Radio Address to the Nation on Economic Growth and Budget Reform

 

December 13, 1986

 

My fellow Americans:

 

With the New Year just a few weeks away, Washington is starting to get ready for the 100th Congress, which will be sworn in this January. The most important challenge facing that Congress will be joining with us in keeping a growing America on the road to a brighter future, the road that you and I and all Americans started on just 6 years ago. That was when we said that the way to make America grow was not by feeding government more of your tax dollars but by the way that America has always grown: through the ingenuity, energy, and determination of the American people. Together we set out to cut your taxes and cut the growth of government spending so that you could get on with the important work of building a better future for yourself, your family, and all America.

 

We first cut tax rates with our 1981 tax cut. Since the lower tax rates in that bill took effect, America has created over 12 million new jobs. We've had 48 straight months of economic growth and one of the longest periods of uninterrupted growth in the last 50 years. And after a decade-long decline, the American family's real income has been rising again and rising faster. Yes, thanks to our first tax cut, there are more and better jobs, more new businesses, and more new opportunities in America today than ever before in our history. But that's just the beginning; because earlier this year, with your help, Congress pushed aside the special interests and the tax-and-spend crowd, rolled up its sleeves, and shaped the tools that will help you and all Americans build on that record. That's when Congress passed the new tax reform bill, which will cut the top tax rate from 50 percent to 28 percent and for 8 out of 10 Americans will mean a top rate of no more than 15 percent. For the 4 years since our first tax cut found its footing, the American economy has been climbing to the mountaintop. With tax reform, America is going to shoot for the stars.

 

That's why I was disappointed this week to hear some talk from the new Congress that we should stop the climb, turn around, and start back in the direction we've come from. Even before they take their oath of office, some in the new Congress are talking about breaking faith with the American people and taking back part of tax reform before it has taken effect. Yes, they say that to reduce the deficit they want to keep some people's tax rates high. Well, we know where that road leads. First, they take one step towards raising taxes and then another and then another, and pretty soon every family in America is paying more to the Government again and we're back to the days of high taxes and no economic growth. Well, you can be sure I'm not going to let that happen. I hope that instead of trying to return to the tax-and-spend policies of the past, the new Congress will work with us in getting the growth of Federal spending under control. We've begun to make progress here, too. The figures are coming in now for the spending the Government is actually doing this year, and the news is good. When this year is ended, the deficit will be down by $50 billion. Yes, this year, for the first time in two decades, the Federal Government will spend less, after taking out inflation, than it did last year. That's an historic step on the road to a balanced budget, and it couldn't have happened without the Gramm-Rudman legislation.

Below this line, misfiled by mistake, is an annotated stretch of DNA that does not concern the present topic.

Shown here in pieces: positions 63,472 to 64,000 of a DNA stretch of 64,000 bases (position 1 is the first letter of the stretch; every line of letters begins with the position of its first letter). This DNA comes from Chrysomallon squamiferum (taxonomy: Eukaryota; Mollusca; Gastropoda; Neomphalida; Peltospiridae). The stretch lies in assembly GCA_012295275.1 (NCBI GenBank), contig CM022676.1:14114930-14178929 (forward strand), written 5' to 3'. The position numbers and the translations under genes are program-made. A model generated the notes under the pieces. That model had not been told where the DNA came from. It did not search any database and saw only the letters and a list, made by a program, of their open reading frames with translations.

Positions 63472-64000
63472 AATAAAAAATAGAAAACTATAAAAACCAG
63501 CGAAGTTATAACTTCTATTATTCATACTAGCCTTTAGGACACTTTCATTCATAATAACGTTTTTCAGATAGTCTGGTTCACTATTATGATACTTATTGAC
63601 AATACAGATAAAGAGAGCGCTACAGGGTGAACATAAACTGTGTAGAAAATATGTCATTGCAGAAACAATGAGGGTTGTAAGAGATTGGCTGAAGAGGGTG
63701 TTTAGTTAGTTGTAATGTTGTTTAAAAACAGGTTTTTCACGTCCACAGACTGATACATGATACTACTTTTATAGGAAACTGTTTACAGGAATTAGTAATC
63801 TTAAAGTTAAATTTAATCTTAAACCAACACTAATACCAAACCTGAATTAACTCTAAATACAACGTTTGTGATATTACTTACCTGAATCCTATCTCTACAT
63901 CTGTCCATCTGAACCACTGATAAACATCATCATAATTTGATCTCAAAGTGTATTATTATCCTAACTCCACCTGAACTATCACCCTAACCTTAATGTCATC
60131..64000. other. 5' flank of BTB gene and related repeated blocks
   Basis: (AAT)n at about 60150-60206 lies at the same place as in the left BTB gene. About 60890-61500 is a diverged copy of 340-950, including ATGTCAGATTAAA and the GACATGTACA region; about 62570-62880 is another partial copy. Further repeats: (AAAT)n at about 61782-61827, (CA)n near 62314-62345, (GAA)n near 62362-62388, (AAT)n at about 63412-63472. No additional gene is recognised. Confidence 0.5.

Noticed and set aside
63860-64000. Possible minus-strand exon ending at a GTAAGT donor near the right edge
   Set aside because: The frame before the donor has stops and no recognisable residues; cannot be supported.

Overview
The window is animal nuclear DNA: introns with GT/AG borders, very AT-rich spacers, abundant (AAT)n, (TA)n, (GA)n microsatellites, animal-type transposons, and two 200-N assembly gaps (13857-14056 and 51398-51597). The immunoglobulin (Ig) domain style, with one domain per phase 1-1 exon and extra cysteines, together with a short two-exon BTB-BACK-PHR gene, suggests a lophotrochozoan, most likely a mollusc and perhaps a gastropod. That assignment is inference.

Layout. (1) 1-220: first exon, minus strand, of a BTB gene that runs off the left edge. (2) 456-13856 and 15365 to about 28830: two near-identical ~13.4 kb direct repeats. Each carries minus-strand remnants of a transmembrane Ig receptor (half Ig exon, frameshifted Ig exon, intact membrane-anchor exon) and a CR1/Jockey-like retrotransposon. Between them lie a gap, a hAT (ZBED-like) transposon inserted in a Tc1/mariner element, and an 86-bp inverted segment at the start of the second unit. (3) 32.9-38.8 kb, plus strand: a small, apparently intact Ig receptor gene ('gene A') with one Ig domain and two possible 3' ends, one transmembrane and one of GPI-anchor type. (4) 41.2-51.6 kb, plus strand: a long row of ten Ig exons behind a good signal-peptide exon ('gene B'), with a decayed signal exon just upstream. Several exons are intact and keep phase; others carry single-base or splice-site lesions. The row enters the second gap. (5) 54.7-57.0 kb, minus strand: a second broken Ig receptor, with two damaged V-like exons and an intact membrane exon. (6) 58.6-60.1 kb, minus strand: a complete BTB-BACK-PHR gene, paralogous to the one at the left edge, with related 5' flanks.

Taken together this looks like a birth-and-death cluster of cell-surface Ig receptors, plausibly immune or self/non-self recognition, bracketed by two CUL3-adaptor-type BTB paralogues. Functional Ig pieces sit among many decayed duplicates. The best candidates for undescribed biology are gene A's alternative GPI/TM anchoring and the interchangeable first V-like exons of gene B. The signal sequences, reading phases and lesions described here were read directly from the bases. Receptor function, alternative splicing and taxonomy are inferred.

Now it's time to take a second step. On January 5th we will send next year's budget up to Capitol Hill. It'll be the Federal Government's first trillion-dollar budget request. It will be lean enough to meet the Gramm-Rudman deficit targets, but it will also meet the Government's commitments. We will be spending more than ever before in such areas as support for America's elderly, law and drug enforcement to protect America's young people, and health care for America's finest -- for our veterans. And yet in the coming budget, after taking out inflation, the Federal Government will spend less in the coming year than it will this year. That will be 2 years of real falling spending. We in the administration have worked hard to meet the new, earlier deadline for sending this budget to Congress. I hope Congress will work just as hard to meet its required deadlines and not let them slip by, as has happened too many times in the past. And I hope the new Congress will take a constructive approach to this firm but fair budget. We're bound to disagree here and there, but let's work together for the good of the country to iron out our differences.

 

The leadership of the outgoing 99th Congress gave America lower tax rates and began the process of putting the lid on spending. As we look to the new year, this is the challenge for the leadership of the incoming 100th Congress: to build on that record and help lead America into the future. I hope they'll accept that challenge.

 

Until next week, thanks for listening, and God bless you.

 

Note: The President spoke at 12:06 p.m. from the Oval Office at the White House.